What is the outlook for Perth’s residential property market: FAQ with Damian Collins

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With interest rates returning to pre-COVID norms and inflation levels recording a recent increase, you may be wondering what this means for Australia’s property markets in the months ahead.

We caught up with our Managing Director and REIWA President, Damian Collins, to discuss how these shifts will impact Australia’s residential property sector, and why the outlook for Perth’s property market remains so positive despite the changes.

Here’s what he had to say…

Will interest rates impact property price growth?

Interest rate increases inevitably have a correlation to the property market. However, the extent of this impact will be influenced by various factors, including the affordability and debt levels within individual markets.

While interest rate rises will no doubt result in reduced household consumption, they will likely have a lesser impact on owners’ ability to meet mortgage repayments. This is because lenders have been assessing loans at a minimum 2.5% buffer above actual rates for some time – in part to account for these sorts of changes.

As an example, this means investors who have taken out a loan at an interest rate of 3% will have already been assessed at an increased “buffer” rate of 5.5%. Thanks to these buffers, most buyers will have the capability to absorb rate rises.

It’s also important to note that increasing rates won’t impact all markets equally. Rate rises will have a lesser impact on more affordable markets, where loan sizes tend to be smaller.

Which markets will be most impacted by these changes?

Rising interest rates typically have the largest impact on the most expensive markets.

In Australia’s case, this means markets like Sydney and Melbourne – where REIA figures show median house prices sit at $1.59 million and $1.22 million respectively – are likely to be most impacted by the changes.

In these markets, rates may not need to rise as significantly for spending to decrease, as many owners are already managing larger mortgage repayments.

How will interest rate movements impact Perth’s property market specifically?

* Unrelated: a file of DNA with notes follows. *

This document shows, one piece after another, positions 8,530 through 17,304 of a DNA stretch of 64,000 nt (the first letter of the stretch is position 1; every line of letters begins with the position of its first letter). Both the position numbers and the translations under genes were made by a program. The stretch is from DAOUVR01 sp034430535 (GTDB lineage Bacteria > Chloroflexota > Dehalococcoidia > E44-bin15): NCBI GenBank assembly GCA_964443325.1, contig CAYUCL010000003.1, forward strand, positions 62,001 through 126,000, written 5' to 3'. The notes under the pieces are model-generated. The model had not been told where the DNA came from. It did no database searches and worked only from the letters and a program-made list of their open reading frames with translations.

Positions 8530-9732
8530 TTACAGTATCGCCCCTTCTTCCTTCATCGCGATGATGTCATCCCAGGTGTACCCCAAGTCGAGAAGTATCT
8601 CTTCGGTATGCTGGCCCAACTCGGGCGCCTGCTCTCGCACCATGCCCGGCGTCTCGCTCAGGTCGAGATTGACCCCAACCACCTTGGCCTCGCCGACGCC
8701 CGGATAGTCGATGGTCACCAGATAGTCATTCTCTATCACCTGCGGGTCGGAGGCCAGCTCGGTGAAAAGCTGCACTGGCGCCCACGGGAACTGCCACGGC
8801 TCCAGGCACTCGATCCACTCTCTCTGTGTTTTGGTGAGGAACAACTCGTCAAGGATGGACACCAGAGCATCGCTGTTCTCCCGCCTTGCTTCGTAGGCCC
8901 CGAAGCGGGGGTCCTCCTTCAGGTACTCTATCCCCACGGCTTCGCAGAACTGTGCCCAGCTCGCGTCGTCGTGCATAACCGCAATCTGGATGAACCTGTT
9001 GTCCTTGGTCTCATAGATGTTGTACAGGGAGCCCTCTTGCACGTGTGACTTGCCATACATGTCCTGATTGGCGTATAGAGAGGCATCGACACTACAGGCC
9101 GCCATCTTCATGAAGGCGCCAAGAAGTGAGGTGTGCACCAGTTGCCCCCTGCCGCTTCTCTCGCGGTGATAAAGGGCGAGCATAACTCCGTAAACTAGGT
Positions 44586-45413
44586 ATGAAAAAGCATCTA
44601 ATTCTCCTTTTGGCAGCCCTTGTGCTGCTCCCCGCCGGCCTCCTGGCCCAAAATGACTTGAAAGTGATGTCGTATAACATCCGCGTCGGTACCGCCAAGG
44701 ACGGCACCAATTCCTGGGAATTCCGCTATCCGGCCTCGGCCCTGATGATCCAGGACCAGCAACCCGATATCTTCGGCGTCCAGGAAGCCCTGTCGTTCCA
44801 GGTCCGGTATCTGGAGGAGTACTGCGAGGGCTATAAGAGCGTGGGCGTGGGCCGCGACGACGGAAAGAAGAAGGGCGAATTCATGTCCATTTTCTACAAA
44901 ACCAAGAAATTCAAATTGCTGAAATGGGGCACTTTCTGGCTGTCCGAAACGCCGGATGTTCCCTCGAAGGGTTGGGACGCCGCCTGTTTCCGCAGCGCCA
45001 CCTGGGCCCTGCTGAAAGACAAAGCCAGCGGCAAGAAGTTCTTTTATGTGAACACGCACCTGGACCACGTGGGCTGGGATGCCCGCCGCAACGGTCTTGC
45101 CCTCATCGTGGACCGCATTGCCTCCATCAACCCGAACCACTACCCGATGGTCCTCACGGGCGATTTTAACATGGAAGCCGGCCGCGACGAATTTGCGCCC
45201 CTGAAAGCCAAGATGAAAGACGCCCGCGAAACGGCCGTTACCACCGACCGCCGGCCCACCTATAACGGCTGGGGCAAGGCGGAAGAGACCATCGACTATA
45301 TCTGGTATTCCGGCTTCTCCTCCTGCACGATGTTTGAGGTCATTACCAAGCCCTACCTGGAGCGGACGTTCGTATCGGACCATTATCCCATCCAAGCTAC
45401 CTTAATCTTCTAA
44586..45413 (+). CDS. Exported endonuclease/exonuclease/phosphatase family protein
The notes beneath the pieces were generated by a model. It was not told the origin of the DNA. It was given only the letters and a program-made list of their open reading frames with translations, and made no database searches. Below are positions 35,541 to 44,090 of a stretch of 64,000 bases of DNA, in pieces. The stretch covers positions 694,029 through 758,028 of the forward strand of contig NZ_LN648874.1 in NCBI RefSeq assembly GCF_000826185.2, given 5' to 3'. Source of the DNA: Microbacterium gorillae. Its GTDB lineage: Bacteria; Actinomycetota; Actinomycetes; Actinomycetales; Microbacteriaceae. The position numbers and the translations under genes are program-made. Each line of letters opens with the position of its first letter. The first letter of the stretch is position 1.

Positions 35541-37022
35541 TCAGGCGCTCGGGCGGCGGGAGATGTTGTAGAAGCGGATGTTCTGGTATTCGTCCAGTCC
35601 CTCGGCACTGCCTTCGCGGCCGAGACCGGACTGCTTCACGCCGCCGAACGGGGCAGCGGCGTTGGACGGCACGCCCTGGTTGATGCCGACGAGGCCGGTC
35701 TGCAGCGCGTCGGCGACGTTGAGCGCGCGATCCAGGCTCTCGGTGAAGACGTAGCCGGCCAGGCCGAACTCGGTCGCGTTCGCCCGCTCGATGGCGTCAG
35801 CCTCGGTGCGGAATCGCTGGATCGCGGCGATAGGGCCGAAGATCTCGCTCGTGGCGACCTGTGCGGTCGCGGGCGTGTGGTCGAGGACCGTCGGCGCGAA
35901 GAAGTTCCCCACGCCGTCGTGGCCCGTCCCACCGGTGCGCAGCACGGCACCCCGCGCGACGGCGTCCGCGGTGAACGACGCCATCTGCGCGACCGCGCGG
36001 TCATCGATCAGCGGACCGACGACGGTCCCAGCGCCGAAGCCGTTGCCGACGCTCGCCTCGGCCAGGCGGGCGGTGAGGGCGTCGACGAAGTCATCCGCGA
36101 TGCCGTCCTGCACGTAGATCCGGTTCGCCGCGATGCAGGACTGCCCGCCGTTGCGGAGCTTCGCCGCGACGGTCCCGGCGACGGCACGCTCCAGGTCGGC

Our research suggests that Perth’s residential property market will be least impacted by interest rate rises. In fact, there are a number of factors suggesting Perth remains well-positioned from a growth perspective despite these changes – the first being the market’s relative affordability.

As it stands, REIA data shows that Perth has the cheapest median house price in the country at $526,000 – one third of Sydney’s.

This not only means the market is more financially accessible to buyers, but households are also taking on lower average debt levels.

This is shown in the disparity in median price to income ratios between Perth and other major capital cities. In the March 2022 quarter, just 26.6% of household income was required to meet loan repayments on average in the WA market, compared to 46.5% and 38.0% in New South Wales and Victoria (REIA).

Both internally and externally, we’re seeing many Perth agents reporting interest from interstate investors, many of whom are realising the affordability and potential upside of Perth relative to their home markets.

The second factor supporting the stronger outlook for Perth is the strength of our domestic economy.

Historically, the housing market tends to be more impacted by significant rises in unemployment rates. However, as it stands, Perth has one of the lowest unemployment rates of all our major capital cities at 3.4% (ABS). This, combined with the strong performance of the state’s mining sector, means Perth is well placed to ride out rate rises, even if they increase more than expected.

What do you anticipate will happen from a demand and supply perspective in Perth?

From a supply perspective, we’re still seeing a significant housing shortage in Perth. In a balanced market, there would typically be around 12,000 – 13,000 properties listed for sale. However, for the week ending July 10th 2022, data from the Real Estate Institute of Western Australia showed this number sat at just 8,560.

The shortage is even more pronounced across the rental market, where the vacancy rate is currently at 1.1% (typically 3% in a balanced market).

With the building industry significantly under-resourced, there is limited scope for supply to catch up in the foreseeable future, which is going to put further pressure on price growth moving forwards.

In addition to limited supply levels, we’re also anticipating a rise in demand now that Perth’s borders are open. This will be driven by increased migration off the back of the 60,000 plus job opportunities on offer in WA.

Already, we are seeing the WA Premier and major companies embark on a national and international recruitment drive. I expect we will see solid population growth in the latter half of 2022 and early 2023 because of this, which will further underpin demand for housing.

What does this mean for Perth’s future growth outlook?

While there are inevitably challenges ahead for the Australian property market, I believe that Perth is the best-placed market to continue its current growth trend.

It’s the most affordable capital city in Australia, has one of the lowest unemployment rates, and is expected to benefit from rising demand as a result of increased migration.

Combined with the city’s limited supply levels, which are expected to remain below the long-term average for some time, these factors all contribute to a positive outlook for Perth’s market, even with the challenge of increased interest rates.